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dc.coverage.spatialSite: Damascus (Dimashq, Syria)en_US
dc.creatorUnknownen_US
dc.date.accessioned2010-02-16T20:12:02Z
dc.date.available2010-02-16T20:12:02Z
dc.identifier140488en_US
dc.identifier.urihttp://hdl.handle.net/1721.3/49468en_US
dc.descriptionfortified walls with bastions; includes palace rebuilt by at time of Ayyubids "Under the Ayyubid dynasty (reg 1186–1260 in Damascus) the city became the seat of a princely court and experienced increased prosperity and architectural vitality. The citadel was totally reconstructed to house a palace, and male and female members of the dynasty, military officers and religious dignitaries erected many monuments in the city and in the northern suburb of Salihiyya on Mt Qasiyun, where a construction boom took place. Extant buildings include mosque-madrasas, with or without the founder’s tomb attached, and free-standing mausolea. All these buildings have austere façades with high portals. They were constructed in ashlar, an uncommon (and presumably expensive) material that was replaced at the end of the period by alternating courses of basalt and limestone."en_US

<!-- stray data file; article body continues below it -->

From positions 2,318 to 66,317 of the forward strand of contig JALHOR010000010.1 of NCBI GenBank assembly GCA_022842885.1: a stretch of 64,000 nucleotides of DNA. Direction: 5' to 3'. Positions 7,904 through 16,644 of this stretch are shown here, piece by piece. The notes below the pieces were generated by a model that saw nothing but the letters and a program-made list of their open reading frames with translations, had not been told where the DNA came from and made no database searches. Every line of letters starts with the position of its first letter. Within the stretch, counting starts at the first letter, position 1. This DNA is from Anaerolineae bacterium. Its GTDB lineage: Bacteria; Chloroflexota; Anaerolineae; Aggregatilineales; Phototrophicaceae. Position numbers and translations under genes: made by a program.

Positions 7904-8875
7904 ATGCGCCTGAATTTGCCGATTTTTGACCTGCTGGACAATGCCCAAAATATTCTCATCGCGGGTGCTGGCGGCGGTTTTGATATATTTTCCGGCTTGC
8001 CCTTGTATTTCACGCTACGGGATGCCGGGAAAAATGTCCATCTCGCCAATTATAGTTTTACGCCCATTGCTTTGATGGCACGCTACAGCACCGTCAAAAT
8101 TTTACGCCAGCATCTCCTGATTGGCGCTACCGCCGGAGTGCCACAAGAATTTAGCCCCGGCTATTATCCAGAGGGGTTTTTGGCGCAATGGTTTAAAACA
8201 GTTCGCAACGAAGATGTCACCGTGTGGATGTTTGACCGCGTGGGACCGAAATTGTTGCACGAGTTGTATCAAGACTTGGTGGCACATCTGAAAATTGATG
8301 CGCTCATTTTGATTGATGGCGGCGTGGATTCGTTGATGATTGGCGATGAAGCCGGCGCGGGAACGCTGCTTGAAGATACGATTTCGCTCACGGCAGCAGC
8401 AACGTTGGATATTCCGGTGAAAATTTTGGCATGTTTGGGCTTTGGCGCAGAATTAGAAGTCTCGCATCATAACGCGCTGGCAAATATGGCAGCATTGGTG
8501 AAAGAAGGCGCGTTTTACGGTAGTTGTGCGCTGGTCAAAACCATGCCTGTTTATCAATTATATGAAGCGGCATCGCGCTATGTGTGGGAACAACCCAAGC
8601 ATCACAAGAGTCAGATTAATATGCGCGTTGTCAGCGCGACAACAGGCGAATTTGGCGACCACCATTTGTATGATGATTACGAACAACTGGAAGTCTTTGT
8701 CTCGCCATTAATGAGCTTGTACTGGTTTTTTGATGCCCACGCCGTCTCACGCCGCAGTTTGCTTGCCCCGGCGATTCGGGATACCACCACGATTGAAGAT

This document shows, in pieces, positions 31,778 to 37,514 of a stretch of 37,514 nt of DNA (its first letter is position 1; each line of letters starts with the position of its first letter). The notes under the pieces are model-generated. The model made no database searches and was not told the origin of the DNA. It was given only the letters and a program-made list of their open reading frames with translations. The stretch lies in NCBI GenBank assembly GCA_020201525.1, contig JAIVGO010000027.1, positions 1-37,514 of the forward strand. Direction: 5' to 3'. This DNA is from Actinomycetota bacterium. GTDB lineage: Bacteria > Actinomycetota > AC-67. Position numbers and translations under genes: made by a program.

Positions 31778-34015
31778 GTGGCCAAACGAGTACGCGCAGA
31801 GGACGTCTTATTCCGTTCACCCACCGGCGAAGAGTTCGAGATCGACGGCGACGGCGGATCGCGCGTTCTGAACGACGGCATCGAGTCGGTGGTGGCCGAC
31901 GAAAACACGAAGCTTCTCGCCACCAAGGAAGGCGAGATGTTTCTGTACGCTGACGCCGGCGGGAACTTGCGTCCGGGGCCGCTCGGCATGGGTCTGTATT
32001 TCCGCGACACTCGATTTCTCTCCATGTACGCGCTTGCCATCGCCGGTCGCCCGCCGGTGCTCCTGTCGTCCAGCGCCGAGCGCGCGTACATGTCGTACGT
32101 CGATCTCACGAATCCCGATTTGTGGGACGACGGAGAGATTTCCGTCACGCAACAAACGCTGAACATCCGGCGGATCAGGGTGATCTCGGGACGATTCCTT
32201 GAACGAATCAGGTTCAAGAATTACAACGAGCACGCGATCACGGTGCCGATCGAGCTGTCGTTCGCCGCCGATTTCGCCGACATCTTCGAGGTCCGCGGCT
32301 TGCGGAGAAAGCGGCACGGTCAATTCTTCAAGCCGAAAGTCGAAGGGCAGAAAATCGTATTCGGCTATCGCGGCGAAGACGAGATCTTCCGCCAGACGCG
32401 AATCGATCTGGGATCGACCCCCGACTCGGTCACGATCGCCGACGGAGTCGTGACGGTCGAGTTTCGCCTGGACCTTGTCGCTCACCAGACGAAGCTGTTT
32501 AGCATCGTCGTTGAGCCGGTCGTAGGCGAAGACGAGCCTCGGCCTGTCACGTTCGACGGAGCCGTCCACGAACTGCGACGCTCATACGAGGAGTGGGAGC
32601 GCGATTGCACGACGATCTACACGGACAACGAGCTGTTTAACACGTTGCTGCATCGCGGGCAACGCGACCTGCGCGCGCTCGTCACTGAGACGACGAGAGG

dc.descriptionexterior, toweren_US
dc.format.mediumstoneen_US
dc.format.mediumashlaren_US
dc.relation.ispartof116683en_US
dc.rights(c) Anne and Henri Stierlinen_US
dc.subjectFortificationsen_US
dc.subjectFortsen_US
dc.subjectCitadelsen_US
dc.subjectIslam -- Historyen_US
dc.subjectIslamic cities and townsen_US
dc.subjectArchitecture --Syriaen_US
dc.titleCitadel of Damascusen_US
dc.typeImageen_US
dc.rights.accessAll rights reserveden_US
vra.culturalContextSyrianen_US
vra.culturalContextIslamicen_US
vra.techniqueconstructionen_US
vra.worktypeCitadelen_US
dc.contributor.displaySyrian, Islamicen_US


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